designated in October to form a new government. But he has made little progress, despite 17 meetings to discuss political horse trading with President Michel Aoun. LastThursday, they agreed to meet again on Monday.

Jihad Sabat, 48, has watched the decline from the window of the Beirut butcher shop he has run since 1997. Over the last year, he said, the price of meat has kept rising while the number of customers has dwindled.

A pound of beef now costs more than three times what it would have before the crisis, he said — more than three times what it cost before the crisis. He has also seen a rise in people wanting to buy on credit and interested in taking bones to boil for soup.

“Meat has become a luxury,” he said.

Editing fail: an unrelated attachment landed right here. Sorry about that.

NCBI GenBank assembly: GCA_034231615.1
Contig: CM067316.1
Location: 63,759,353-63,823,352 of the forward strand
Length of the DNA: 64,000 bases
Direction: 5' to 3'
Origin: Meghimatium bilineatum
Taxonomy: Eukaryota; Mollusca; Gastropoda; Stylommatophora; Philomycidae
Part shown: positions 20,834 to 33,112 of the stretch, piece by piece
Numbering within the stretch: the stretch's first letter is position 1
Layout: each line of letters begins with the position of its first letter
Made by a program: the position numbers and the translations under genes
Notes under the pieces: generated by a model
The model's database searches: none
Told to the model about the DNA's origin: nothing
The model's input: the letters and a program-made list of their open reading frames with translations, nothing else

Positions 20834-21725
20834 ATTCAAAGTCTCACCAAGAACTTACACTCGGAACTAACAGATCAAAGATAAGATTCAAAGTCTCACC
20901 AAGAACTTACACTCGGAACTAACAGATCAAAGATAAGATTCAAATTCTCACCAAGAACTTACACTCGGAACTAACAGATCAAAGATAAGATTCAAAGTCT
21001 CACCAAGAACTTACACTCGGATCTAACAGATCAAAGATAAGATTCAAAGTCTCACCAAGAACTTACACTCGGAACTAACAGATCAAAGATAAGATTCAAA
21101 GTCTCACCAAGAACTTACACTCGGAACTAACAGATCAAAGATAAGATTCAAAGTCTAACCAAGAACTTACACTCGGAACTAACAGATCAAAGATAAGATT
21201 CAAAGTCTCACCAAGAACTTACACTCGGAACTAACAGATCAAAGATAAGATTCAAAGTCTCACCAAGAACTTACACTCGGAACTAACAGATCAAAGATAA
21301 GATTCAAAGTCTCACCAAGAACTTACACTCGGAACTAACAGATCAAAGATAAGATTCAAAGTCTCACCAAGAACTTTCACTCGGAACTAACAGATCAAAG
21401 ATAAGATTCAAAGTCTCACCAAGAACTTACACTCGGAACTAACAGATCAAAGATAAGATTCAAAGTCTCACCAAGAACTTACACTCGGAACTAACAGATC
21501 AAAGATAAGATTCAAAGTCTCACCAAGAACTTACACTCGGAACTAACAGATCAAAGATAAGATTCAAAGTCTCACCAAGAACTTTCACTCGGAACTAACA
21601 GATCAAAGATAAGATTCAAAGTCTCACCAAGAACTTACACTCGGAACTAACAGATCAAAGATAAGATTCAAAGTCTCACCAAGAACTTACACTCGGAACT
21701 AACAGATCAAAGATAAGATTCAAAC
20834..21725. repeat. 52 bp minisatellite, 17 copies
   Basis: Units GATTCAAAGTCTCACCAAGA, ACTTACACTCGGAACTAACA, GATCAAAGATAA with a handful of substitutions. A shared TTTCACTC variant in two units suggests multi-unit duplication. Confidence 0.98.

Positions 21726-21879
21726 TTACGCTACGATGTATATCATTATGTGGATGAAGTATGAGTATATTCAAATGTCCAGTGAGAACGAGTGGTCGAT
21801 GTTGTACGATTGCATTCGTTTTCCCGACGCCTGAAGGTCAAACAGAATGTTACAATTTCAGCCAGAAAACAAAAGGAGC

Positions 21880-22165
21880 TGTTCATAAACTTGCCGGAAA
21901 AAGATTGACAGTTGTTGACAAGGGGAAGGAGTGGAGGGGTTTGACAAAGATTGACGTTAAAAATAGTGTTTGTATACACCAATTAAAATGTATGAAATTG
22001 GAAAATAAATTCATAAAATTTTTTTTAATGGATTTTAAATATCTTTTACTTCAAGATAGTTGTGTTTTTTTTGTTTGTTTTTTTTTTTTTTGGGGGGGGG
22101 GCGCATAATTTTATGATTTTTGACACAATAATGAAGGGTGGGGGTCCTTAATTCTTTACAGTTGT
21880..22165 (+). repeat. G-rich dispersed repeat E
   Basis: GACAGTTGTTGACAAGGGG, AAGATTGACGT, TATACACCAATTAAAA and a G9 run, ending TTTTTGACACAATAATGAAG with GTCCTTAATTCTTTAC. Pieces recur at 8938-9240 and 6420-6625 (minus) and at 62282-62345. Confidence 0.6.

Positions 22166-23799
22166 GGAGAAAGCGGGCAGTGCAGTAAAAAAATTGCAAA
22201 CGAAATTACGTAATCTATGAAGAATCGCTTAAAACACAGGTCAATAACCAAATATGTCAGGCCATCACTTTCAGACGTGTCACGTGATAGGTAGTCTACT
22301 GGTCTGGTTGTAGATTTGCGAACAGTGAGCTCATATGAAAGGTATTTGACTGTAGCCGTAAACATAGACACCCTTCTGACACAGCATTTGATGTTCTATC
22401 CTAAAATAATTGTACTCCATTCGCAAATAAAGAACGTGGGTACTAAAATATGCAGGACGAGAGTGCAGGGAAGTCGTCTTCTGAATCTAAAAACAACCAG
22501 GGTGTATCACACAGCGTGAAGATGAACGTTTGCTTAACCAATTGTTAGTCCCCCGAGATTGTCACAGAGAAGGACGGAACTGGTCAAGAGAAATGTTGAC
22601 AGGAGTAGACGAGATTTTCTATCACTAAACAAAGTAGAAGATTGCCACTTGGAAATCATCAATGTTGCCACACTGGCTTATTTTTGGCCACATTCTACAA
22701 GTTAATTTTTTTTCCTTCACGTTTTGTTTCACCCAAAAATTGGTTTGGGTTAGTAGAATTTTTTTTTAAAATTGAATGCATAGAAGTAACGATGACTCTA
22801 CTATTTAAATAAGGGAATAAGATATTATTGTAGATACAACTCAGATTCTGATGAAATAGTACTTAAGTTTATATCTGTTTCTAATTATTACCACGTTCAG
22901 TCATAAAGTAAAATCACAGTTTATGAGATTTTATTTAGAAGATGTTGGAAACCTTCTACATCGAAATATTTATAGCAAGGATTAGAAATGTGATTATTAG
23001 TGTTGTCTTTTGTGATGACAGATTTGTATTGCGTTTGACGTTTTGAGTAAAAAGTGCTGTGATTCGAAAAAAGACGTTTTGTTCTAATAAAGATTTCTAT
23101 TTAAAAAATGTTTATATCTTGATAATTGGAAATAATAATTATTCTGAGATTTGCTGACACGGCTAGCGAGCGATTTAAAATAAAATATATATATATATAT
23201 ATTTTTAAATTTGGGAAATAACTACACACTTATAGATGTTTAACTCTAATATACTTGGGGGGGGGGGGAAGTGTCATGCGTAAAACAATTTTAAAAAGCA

He accused the country’s politicians of stealing the state’s money through corrupt schemes and criticized them for failing to stabilize the economy.

A friend hanging out in the shop interjected, “The problem is the people.” Mr. Sabat nodded.

“That’s an essential point,” he said. “If there were elections tomorrow, the same people would be back.”

In the grocery store, Mr. Hassan, the manager, said his branch sold less meat every month and more lentils, even though they, too, are imported and cost five times more than before the crisis.

Fights have broken out in the aisles over staples like rice, sugar and cooking oil subsidized by the government, he said. And it is common for customers to get sticker shock in the checkout lane when they realize they can afford only a few essentials.

“I don’t know how people keep going,” he said. “But it will eventually cause an explosion.”

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